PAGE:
Lycopodium volubile Forst. f. Stony heath; plentiful.
Podocarpus Hallii T. Kirk. In forest; common. ferrugineus Don. In forest; fairly common. Dacrydium cupressinum Sol. In forest; abundant.
Hierochloe redolens (Forst. f.) R. Br. Damp dunes. Poa foliosa Hook. f. Coastal cliffs. Astoni Petrie. Coastal cliffs. caespitosa Forst. f. Dunes; abundant. Colensoi (?) Hook. f. Coastal cliffs; rare. Festuca littoralis Labill. Dunes; fairly plentiful.
Scirpus nodosus (R. Br.) Rottb. Dunes; plentiful. frondosus Banks & Sol. Dunes; plentiful. Uncinia pedicellata Kükenth. Damp forest. Carex ternaria Forst. f. Wet ground; common. trifida Cav. Damp ground; open forest.
Rhipogonum scandens Forst. Plentiful in forest. Luzuriaga marginata (Banks & Sol.) Benth. & Hook. f. Logs in forest. Astelia nervosa Banks & Sol. Dunes, sheltered rocks, forest. Phormium Cookianum Le Jolis. Coastal rocks and scrub.
Rumex neglectus Kirk. Stony beach. Muehlenbeckia complexa (A. Cunn.) Meissn. Dunes, damp forest, heath.
Mesembryanthemum australe Sol. Coastal rocks; rare. Tetragonia trigyna Banks & Sol. Coastal cliffs; rare.
Crassula moschata Forst. f. Coastal rocks.
Carpodetus serratus Forst. Forest; plentiful.
Pittosporum tenuifolium Banks & Sol. In forest; rare Colensoi var. fasciculatum (?) Hook. f. In forest; rare.
Weinmannia racemosa L. f. Abundant in forest.
Rubus australis Forst. f. In damp forest. schmidelioides A. Cunn. In damp forest. Acaena Sanguisorbae Vahl. Plentiful on stable dunes.
Geranium sessiliflorum Cav. Dunes; abundant.
Linum monogynum Forst. f. Dunes; abundant.
Euphorbia glauca Forst. f. Dunes; abundant.
Aristotelia racemosa (A. Cunn.) Hook. f. Plentiful; stable dunes and forestedge.
Pimelea Lyallii Hook. f. Dunes; abundant.
Leptospermum scoparium Forst. Edge of forest; plentiful. Metrosideros lucida (Forst. f.) A. Rich. Abundant in forest. hypericifolia A. Cunn. Rare in forest. Myrtus pedunculata Hook. f. Damp forest; rare.
Epilobium nerterioides A. Cunn. Dunes; fairly plentiful. junceum Sol. Dunes; rare. linnaeoides Hook. f. Dunes; rare. Fuchsia excorlicata L. f. Edge of forest; rare.
Halorrhagis erecta (Murr.) Schindler. Dunes; plentiful. Gunnera arenaria Cheeseman. Dunes.
Stilbocarpa Lyallii J. B. Armstrong. Coastal scrub; abundant. Nothopanax simplex Forst. f. In forest; rare. Edgerleyi (Hook. f.) Seem. In forest; plentiful. Colensoi (Hook. f.) Seem. In forest; plentiful. Schefflera digitata Forst. Damp forest. Pseudopanax crassifolium (Sol.) C. Koch. Plentiful in forest.
Hydrocotyle novae-zealandiae D. C. Damp dunes. Apium prostratum Lab. Coastal rocks and dunes. Anisotome intermedia Hook. f. Coastal rocks; plentiful.
Griselinia littoralis Raoul. Forest; not plentiful.
Gaultheria antipoda Forst. f. var. erecta Cheesm. Forest; comparatively rare.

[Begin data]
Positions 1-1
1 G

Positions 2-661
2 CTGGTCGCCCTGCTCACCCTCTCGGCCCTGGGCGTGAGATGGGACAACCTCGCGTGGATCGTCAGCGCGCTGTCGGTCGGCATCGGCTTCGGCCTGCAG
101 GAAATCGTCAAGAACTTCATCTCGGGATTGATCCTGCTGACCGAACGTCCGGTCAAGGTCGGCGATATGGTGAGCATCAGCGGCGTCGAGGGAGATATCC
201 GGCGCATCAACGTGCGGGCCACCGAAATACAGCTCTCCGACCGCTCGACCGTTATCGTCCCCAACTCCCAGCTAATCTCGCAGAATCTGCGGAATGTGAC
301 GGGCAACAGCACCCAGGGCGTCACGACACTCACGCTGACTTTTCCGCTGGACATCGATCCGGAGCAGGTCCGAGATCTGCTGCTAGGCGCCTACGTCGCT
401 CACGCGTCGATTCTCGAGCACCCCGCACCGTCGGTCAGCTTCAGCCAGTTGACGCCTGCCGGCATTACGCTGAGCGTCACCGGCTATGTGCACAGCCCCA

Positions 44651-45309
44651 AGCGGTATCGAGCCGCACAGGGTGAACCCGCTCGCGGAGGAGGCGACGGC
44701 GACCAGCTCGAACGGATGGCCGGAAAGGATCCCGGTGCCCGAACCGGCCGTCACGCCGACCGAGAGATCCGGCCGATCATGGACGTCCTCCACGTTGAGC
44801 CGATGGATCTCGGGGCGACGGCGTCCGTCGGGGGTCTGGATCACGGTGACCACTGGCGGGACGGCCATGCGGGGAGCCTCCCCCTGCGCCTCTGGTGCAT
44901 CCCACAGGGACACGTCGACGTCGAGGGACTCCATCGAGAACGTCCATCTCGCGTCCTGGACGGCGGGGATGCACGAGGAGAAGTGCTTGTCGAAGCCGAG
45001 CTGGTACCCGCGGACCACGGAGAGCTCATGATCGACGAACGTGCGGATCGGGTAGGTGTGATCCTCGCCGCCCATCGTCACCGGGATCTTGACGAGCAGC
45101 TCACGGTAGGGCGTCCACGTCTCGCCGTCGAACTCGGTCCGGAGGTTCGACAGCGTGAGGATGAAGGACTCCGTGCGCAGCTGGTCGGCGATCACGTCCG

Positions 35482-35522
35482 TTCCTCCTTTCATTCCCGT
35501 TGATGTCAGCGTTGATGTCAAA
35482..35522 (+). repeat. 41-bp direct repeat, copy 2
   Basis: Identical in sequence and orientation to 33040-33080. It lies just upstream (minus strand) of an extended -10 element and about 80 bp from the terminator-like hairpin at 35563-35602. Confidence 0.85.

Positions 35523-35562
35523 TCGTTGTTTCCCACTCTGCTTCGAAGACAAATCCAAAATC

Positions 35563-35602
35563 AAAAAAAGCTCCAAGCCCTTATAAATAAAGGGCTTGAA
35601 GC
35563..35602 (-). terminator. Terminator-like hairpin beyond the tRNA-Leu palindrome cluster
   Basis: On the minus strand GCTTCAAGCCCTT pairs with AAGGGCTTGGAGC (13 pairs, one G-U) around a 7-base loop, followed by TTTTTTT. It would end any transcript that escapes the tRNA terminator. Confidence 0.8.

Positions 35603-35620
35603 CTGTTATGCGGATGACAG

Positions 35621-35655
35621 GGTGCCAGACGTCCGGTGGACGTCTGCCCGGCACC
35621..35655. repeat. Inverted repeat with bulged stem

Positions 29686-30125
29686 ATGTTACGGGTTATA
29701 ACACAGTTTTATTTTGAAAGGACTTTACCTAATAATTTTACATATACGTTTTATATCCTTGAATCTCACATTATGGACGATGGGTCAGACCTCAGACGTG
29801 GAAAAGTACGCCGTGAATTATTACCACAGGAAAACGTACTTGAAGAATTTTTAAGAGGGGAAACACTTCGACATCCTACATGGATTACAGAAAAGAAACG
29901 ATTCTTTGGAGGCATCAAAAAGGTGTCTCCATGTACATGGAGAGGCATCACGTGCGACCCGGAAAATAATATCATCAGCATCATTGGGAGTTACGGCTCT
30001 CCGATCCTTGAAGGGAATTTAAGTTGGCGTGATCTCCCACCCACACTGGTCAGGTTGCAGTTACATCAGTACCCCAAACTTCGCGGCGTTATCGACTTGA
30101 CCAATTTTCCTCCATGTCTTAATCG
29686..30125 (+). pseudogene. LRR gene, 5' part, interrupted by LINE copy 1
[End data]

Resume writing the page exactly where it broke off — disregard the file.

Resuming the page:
Styphelia acerosa Sol. In forest; fairly plentiful. Dracophyllum longifolium (Forst. f.) R. Br. Coastal scrub; abundant.
Myrsine Urvillei (A. D. C.) Mez. Dunes and forest, coastal scrub. Suttonia divaricata (A. Cunn.) Hook. f. Damp forest.
Samolus repens Forst. var. procumbens, R. Knuth. Damp rocky situations near shore.
Gentiana saxosa Forst. f. Coastal rocks; plentiful.
Calystegia Soldanella (L.) R. Br. Dunes; rare.
Myosotis albiflora (T. Kirk) Cheesem. Rocks near sea.
Veronica salicifolia Forst. f. In damp forest. elliptica Forst. f. Plentiful on coastal rocks.
Coprosma lucida Forst. f. In forest; rare. areolata Cheesem. Damp forest. foetidissima Forst. Abundant in forest. rhamnoides A. Cunn. Plentiful in damp places. acerosa A. Cunn. Abundant on dunes. propinqua A. Cunn. Damp forest. Colensoi Hook. f. Plentiful in damp forest. Nertera depressa Banks & Sol. On logs in forest. dichondraefolia (A. Cunn.) Hook. f. On logs in forest.
Selliera radicans Cav. Damp places on coastal rocks.
Lagenophora pumila (Forst. f.) Cheesem. Stable dunes. Brachycome Thomsonii T. Kirk. Stable dunes. Olearia angustifolia Hook. f. Coastal cliffs; abundant. Colensoi Hook. f. Coastal scrub; abundant. Gnaphalium trinerve Forst. f. Dunes; plentiful. luteo-album L. Dunes; plentiful. japonicum Thunb. Dunes; plentiful. Craspedia uniflora Forst. f. var. robusta Hook. f. Dunes; abundant Erechtites prenanthoides (A. Rich.) D. C. Dunes; fairly plentiful. Senecio lautus Forst. f. Dunes; rare. rotundifolius Hook. f. Coastal scrub; abundant. In forest; rare. Taraxacum glabratum (Forst. f.) Cockayne. Dunes; airly plentiful. Sonchus littoralis (Kirk) Cockayne. Dunes.
List of Naturalized Flants.
Mentha spicata L. Old clearings.
Foeniculum officinale Hook. f. Sand-dunes.
Cryptostemma calendulaceum R. Br. Sand-dunes.
Cnicus anceolatus Willd. Sand-dunes.
Poa pratensis L. Sand-dunes.